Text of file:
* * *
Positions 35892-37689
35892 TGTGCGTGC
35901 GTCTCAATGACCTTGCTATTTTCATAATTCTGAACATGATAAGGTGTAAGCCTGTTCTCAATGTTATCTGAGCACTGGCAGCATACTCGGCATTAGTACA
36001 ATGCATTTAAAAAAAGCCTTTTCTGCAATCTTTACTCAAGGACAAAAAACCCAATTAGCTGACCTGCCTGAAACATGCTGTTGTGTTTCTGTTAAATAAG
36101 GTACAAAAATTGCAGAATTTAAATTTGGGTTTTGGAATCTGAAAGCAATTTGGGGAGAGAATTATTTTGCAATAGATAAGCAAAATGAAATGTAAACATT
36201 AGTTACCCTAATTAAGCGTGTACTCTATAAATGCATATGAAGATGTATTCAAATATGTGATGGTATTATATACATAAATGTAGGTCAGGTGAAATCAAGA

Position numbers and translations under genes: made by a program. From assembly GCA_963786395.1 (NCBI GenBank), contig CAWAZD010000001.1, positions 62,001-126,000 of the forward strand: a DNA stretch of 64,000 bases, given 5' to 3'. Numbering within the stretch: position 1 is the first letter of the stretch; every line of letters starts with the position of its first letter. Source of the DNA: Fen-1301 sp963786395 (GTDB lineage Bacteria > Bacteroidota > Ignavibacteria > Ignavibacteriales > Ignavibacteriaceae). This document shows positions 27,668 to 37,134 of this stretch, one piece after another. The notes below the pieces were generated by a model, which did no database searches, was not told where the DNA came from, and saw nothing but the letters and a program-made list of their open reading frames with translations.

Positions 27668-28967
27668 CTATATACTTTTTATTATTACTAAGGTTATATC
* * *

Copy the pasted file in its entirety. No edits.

Positions 35892-37689
35892 TGTGCGTGC
35901 GTCTCAATGACCTTGCTATTTTCATAATTCTGAACATGATAAGGTGTAAGCCTGTTCTCAATGTTATCTGAGCACTGGCAGCATACTCGGCATTAGTACA
36001 ATGCATTTAAAAAAAGCCTTTTCTGCAATCTTTACTCAAGGACAAAAAACCCAATTAGCTGACCTGCCTGAAACATGCTGTTGTGTTTCTGTTAAATAAG
36101 GTACAAAAATTGCAGAATTTAAATTTGGGTTTTGGAATCTGAAAGCAATTTGGGGAGAGAATTATTTTGCAATAGATAAGCAAAATGAAATGTAAACATT
36201 AGTTACCCTAATTAAGCGTGTACTCTATAAATGCATATGAAGATGTATTCAAATATGTGATGGTATTATATACATAAATGTAGGTCAGGTGAAATCAAGA

Position numbers and translations under genes: made by a program. From assembly GCA_963786395.1 (NCBI GenBank), contig CAWAZD010000001.1, positions 62,001-126,000 of the forward strand: a DNA stretch of 64,000 bases, given 5' to 3'. Numbering within the stretch: position 1 is the first letter of the stretch; every line of letters starts with the position of its first letter. Source of the DNA: Fen-1301 sp963786395 (GTDB lineage Bacteria > Bacteroidota > Ignavibacteria > Ignavibacteriales > Ignavibacteriaceae). This document shows positions 27,668 to 37,134 of this stretch, one piece after another. The notes below the pieces were generated by a model, which did no database searches, was not told where the DNA came from, and saw nothing but the letters and a program-made list of their open reading frames with translations.

Positions 27668-28967
27668 CTATATACTTTTTATTATTACTAAGGTTATATC